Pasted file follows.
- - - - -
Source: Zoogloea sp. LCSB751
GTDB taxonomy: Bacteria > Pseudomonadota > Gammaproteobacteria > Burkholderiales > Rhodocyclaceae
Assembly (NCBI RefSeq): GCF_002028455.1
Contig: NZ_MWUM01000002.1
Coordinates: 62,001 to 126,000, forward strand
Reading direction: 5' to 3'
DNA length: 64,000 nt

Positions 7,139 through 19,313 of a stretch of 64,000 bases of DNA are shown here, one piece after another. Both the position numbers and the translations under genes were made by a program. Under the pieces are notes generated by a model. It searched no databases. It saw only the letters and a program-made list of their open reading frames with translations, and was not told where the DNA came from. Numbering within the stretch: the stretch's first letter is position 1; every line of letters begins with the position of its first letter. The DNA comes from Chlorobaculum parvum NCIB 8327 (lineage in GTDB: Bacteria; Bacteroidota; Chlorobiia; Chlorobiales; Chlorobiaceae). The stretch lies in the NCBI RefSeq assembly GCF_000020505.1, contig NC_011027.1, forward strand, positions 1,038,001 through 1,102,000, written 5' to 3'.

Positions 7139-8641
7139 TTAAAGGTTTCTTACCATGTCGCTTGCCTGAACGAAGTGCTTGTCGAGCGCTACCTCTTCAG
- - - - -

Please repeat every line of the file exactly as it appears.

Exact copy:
Source: Zoogloea sp. LCSB751
GTDB taxonomy: Bacteria > Pseudomonadota > Gammaproteobacteria > Burkholderiales > Rhodocyclaceae
Assembly (NCBI RefSeq): GCF_002028455.1
Contig: NZ_MWUM01000002.1
Coordinates: 62,001 to 126,000, forward strand
Reading direction: 5' to 3'
DNA length: 64,000 nt

Positions 7,139 through 19,313 of a stretch of 64,000 bases of DNA are shown here, one piece after another. Both the position numbers and the translations under genes were made by a program. Under the pieces are notes generated by a model. It searched no databases. It saw only the letters and a program-made list of their open reading frames with translations, and was not told where the DNA came from. Numbering within the stretch: the stretch's first letter is position 1; every line of letters begins with the position of its first letter. The DNA comes from Chlorobaculum parvum NCIB 8327 (lineage in GTDB: Bacteria; Bacteroidota; Chlorobiia; Chlorobiales; Chlorobiaceae). The stretch lies in the NCBI RefSeq assembly GCF_000020505.1, contig NC_011027.1, forward strand, positions 1,038,001 through 1,102,000, written 5' to 3'.

Positions 7139-8641
7139 TTAAAGGTTTCTTACCATGTCGCTTGCCTGAACGAAGTGCTTGTCGAGCGCTACCTCTTCAG